Something is Off in Putin’s Inner Circle

Photo by Uzunov Rostislav on

A few days ago, an article in the NYT spoke of the Wagner group claiming that it had taken over the town of Soledar in the Donbas area, only to be quickly contradicted by Russia’s defense ministry and Ukraine’s military.
The head of the Wagner group, Yevgeny Prigozhin, has also criticized the Russian military for their management of the invasion.
So how come the Wagner group, a force of mercenary soldiers, which recruits prisoners to do the fighting, and whose chief and creator is reported to be a convicted criminal, has risen to such prominence in military affairs? (Before this he was in the restaurant business)
This is not new. The Wagner group has been active in Africa and in Syria supporting dictators.
Mind you, with the right approach, convicted criminals do turn their lives around and become contributors to society, and maybe Prigozhin is a standout talent, but to go from prison to becoming a close associate of Putin and then being entrusted with leading military actions in Africa and Syria and now in Ukraine, arouses a measure of interest.
Does Putin trust his own military, or is he more comfortable with Prigozhin?
Is he afraid that a career military commander may distinguish himself on the battlefield and grow to become a rival?
Russia’s failures in combat have been mounting and this is likely accentuating divisions in the armed forces.
Has Putin, deliberately, kept his military weak?
Did he believe it would be easier instead to control a former convict and his mercenaries?
In recent years there had been much talk of Putin modernizing his military, but it appears the changes were not substantive enough. Was he afraid of giving too much power to an institution that could overthrow him?
The war is not over and turnarounds are possible but, so far, Russia’s military’s performance in Ukraine has left them with a black mark for all the world to see. With their pride wounded, will they choose to stage a coup against Putin?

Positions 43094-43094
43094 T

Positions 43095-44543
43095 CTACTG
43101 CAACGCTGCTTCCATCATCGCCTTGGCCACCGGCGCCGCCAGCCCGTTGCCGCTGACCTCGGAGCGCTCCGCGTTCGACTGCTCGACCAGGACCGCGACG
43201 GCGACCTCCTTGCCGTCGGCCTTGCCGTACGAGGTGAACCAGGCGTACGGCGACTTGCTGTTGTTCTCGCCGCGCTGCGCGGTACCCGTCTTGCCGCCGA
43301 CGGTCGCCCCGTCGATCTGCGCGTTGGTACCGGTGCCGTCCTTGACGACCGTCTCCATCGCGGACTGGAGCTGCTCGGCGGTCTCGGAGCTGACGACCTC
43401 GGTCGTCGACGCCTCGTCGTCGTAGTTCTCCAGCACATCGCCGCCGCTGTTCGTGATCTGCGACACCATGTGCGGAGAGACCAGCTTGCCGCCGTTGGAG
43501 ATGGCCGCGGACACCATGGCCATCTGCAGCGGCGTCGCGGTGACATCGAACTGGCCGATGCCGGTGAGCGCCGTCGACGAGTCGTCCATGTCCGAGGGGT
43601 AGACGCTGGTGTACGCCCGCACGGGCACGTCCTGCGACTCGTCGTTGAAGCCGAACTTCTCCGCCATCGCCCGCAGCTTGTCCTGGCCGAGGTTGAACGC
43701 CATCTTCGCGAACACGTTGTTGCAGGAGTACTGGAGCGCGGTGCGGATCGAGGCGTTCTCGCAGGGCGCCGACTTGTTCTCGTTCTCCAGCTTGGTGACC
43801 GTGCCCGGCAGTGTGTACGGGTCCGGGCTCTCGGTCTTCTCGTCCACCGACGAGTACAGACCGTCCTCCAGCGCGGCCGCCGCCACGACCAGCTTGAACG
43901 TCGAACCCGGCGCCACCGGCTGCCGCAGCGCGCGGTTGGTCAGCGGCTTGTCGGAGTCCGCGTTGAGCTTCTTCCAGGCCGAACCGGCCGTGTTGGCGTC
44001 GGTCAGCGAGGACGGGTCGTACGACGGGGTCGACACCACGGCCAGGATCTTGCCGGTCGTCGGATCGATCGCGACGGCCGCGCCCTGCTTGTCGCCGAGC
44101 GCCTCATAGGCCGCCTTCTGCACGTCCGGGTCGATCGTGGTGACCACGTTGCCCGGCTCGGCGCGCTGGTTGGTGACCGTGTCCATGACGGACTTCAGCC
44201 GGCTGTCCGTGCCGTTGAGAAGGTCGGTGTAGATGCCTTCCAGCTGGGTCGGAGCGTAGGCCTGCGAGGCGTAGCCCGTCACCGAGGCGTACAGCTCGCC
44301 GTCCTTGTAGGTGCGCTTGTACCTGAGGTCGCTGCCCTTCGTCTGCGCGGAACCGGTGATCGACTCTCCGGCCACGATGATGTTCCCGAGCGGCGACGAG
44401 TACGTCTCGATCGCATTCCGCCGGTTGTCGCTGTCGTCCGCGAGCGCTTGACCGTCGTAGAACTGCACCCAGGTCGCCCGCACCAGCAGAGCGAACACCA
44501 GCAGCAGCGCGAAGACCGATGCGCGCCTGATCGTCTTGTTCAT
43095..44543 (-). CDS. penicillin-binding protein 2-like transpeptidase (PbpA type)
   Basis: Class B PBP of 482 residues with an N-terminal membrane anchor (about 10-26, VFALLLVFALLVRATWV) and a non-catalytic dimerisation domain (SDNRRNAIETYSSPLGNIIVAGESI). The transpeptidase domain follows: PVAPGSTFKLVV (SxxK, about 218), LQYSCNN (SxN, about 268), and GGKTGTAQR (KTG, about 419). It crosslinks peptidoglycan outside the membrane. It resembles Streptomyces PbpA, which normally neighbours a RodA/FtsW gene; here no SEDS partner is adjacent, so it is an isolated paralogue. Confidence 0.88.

How is it that Putin thought that a mercenary group, even if 10 times its current size, could hold up against a trained and committed Ukrainian force fighting for their land?
There is no way that such group could win.
Present developments keep pointing to grave structural flaws in Russia’s management of the war, another reason why it is critical that the West continue its support of Ukraine’s fighters.
It is also important to find out which way does the Russian military lean politically.
Could it be that, as an educated group, it may be leaning more toward a democratic form of government and toward building stronger links with Europe?
Maybe the Russian military does not share the ultranationalist sentiments of some of Putin’s staunch supporters and, because of it, Putin has preferred to keep them relatively weak.
Otherwise, why not send Russian soldiers to Africa in place of the Wagner group? Wouldn’t that give them precious battlefield experience?
Something is off in Putin’s inner circle.
Maybe his dominance and control are not all that tight.
I am sure China is closely following these developments and acting on them to increase their influence.
There may even be a pro China faction and a pro Western faction in the Russian armed forces, both tugging with each other.
Educated, self respecting military officers are likely questioning the conduct of the war, Putin’s meddling and the loss of prestige their institution has suffered.
Is that institution now questioning their role in Russian society?
Is Putin’s savagery in Ukraine not something worth standing up to?
Are they not demeaned enough as Putin carries on unopposed in Russia?
Have they become lambs for the great Vladimir, future czar or king of their land?
Will the Russian military now forget what they are capable of, as when they beat back Hitler and changed the course of WWII, and instead bow as they wait for instructions from the head of the Wagner group?
The world is watching.

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